However, the Heartland’s largest cities are state capitals.  Indianapolis and Columbus are the largest cities, with both having nearly 2 million within their metro areas.  Des Moines has just over 600,000 in its metro area; Springfield, IL has just over 200,000.

In fact, state capitals could be considered a defining feature of the Heartland subregion.  One way that the region’s initial settlers from the south and east made their imprint on the Heartland was with the establishment of state capitals.  Heartland capitals gave the subregion political cache far above its weight, and, in my opinion, contribute to intra-regional rivalries to this very day.

Another defining feature of the Heartland is its concentration of major public universities, for the same reasons as its state capitals — a central location within each state.  Ohio State University, Indiana University, Purdue University, the University of Illinois and the University of Iowa are all Big Ten schools that are among the best and largest public institutions in the nation.  All except for Ohio State, in Columbus, nearly rise out of the corn and soybean fields that surround them, and all offer excellent education and research opportunities.  Sadly, connecting them to the economic engines that exist in the Lower Lakes subregion has not been a strong suit.

Manufacturing did come to the Heartland, but in comparison to the Lower Lakes, it came slightly later, slightly smaller in scale, and did not define Heartland cities in the same way it did the larger cities to the north.  This might be due to the primacy of the rail network that emanated from Chicago, which was most successful in taking goods and products along an east-west axis, and not so much on a north-south axis.  This might be a blessing and a curse; the Heartland was able to maintain its strong sense of values, but it may have lost out on greater economic opportunity that will never return.

If you want to understand the Heartland today, I can think of no better resource than Richard C. Longworth’s Caught in the Middle: America’s Heartland in the Age of Globalism, published in 2008.  The book speaks to the existential crisis that faces the Heartland, because it has lost not one but two of the economic engines that provided its citizens a middle-class life.  Mechanized agriculture produces all of the yield with a fraction of the employment; globalized manufacturing means the products that Heartland communities used to produce are built more cheaply in other parts of the world.  The intra-regional rivalries that stem from cultural differences within states makes Heartland connections to the more globalized parts of the Midwest difficult.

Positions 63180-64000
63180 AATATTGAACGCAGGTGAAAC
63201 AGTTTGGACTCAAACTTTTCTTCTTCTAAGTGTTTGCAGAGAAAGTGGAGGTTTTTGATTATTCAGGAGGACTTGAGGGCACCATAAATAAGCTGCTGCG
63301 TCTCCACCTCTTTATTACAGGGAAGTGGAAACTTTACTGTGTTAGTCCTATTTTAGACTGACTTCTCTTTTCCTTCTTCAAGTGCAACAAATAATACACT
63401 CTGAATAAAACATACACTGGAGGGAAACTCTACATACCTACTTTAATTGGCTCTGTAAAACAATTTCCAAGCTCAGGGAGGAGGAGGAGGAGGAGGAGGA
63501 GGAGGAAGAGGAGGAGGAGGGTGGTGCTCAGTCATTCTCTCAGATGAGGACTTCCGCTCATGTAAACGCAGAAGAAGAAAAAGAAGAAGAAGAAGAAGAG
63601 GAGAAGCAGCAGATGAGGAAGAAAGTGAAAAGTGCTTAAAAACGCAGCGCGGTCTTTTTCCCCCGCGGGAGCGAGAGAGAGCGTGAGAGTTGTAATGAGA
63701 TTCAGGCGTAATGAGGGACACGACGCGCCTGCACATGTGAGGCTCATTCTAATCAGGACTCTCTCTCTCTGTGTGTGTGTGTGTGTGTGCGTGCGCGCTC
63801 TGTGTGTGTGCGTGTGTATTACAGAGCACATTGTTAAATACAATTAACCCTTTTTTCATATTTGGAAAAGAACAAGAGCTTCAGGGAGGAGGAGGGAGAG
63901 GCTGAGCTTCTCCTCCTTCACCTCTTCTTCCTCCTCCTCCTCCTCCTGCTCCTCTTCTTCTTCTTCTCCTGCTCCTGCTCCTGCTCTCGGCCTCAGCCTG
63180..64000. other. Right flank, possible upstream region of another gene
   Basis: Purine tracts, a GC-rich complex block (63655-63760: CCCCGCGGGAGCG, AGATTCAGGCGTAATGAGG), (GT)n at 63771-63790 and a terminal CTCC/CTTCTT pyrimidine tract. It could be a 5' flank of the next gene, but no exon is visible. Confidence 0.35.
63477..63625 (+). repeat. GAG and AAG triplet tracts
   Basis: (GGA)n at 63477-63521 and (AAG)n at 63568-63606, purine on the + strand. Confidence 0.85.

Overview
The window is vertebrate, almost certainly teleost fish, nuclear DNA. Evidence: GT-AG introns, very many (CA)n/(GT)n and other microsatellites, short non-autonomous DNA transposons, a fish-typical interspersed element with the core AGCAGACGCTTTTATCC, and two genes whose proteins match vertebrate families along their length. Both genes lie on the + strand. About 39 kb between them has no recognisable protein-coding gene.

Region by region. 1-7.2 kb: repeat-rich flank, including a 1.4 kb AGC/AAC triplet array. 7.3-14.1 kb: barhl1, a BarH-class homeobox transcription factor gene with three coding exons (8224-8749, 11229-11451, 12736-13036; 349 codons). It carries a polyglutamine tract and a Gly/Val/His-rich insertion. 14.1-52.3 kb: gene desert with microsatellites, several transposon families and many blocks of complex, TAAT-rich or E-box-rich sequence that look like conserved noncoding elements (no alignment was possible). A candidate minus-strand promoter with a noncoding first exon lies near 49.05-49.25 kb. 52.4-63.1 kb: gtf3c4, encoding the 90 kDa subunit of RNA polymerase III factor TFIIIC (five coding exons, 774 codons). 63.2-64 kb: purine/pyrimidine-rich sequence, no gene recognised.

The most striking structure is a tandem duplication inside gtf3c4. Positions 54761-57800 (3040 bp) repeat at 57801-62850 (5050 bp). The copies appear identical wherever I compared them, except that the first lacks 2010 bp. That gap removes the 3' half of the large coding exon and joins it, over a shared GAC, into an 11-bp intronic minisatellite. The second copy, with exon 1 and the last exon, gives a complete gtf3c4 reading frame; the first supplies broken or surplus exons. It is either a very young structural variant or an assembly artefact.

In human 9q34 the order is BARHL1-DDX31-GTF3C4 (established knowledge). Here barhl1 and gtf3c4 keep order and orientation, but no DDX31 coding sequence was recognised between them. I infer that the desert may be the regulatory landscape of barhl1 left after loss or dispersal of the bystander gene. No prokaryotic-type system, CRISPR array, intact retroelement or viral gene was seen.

State capitals seem to do well, as do the homes of the major public universities.  However, what lies ahead for the Heartland is an open question.

3 Responses to “The "Five Midwests" Series, Part 4: The Heartland”

  1. Kevin Klinkenberg

    Its quibbling a bit, but I would make this region extend further west and south than you've drawn it. Culturally speaking, there's very little difference between the northern 1/3 of Missouri than most of Iowa, and the eastern portion of Nebraska. I think a lot has to do in fact with similar ag products as the base for the economy. That changes as you head further west, which is drier and tends more toward wheat and cattle. Also, as you approach the Missouri River into mid-Missouri the demographics shift as does the landscape. Clearly there's also a difference historically as you head into Kansas, since Kansas was largely settled by New England abolitionists originally (and if you know your history was the true spark that ignited the Civil War)


  2. Kevin Klinkenberg

    And as someone that grew up in two little towns in this region, I'd agree that it does have serious, structural challenges. I once did a comparison of population trends since 1900 for all towns in northern Missouri, and they all peaked around 1900 unless: a) they were in commute range of a major metro or b) along an interstate highway. What's most depressing is that most of these towns also have destroyed most of the historic charm that would otherwise draw people to them, I'm favor of big roads, strip malls and WalMarts. It's quite different than New England or even much of the Southeast where many small towns still have intact and charming main streets and older neighborhoods. A question I've had for a long time: why did the Midwest so completely adopt the car culture in ways far more obvious than others. I don't think it's simply because there's more land – that's not a hindrance in most of the US.


  3. Anonymous

    The Midwest probably bought into \”car culture\” to the degree it did because a) that's where most cars were (are?) manufactured, and b) it's a lot easier to drive where it's flat than it is where it's mountainous.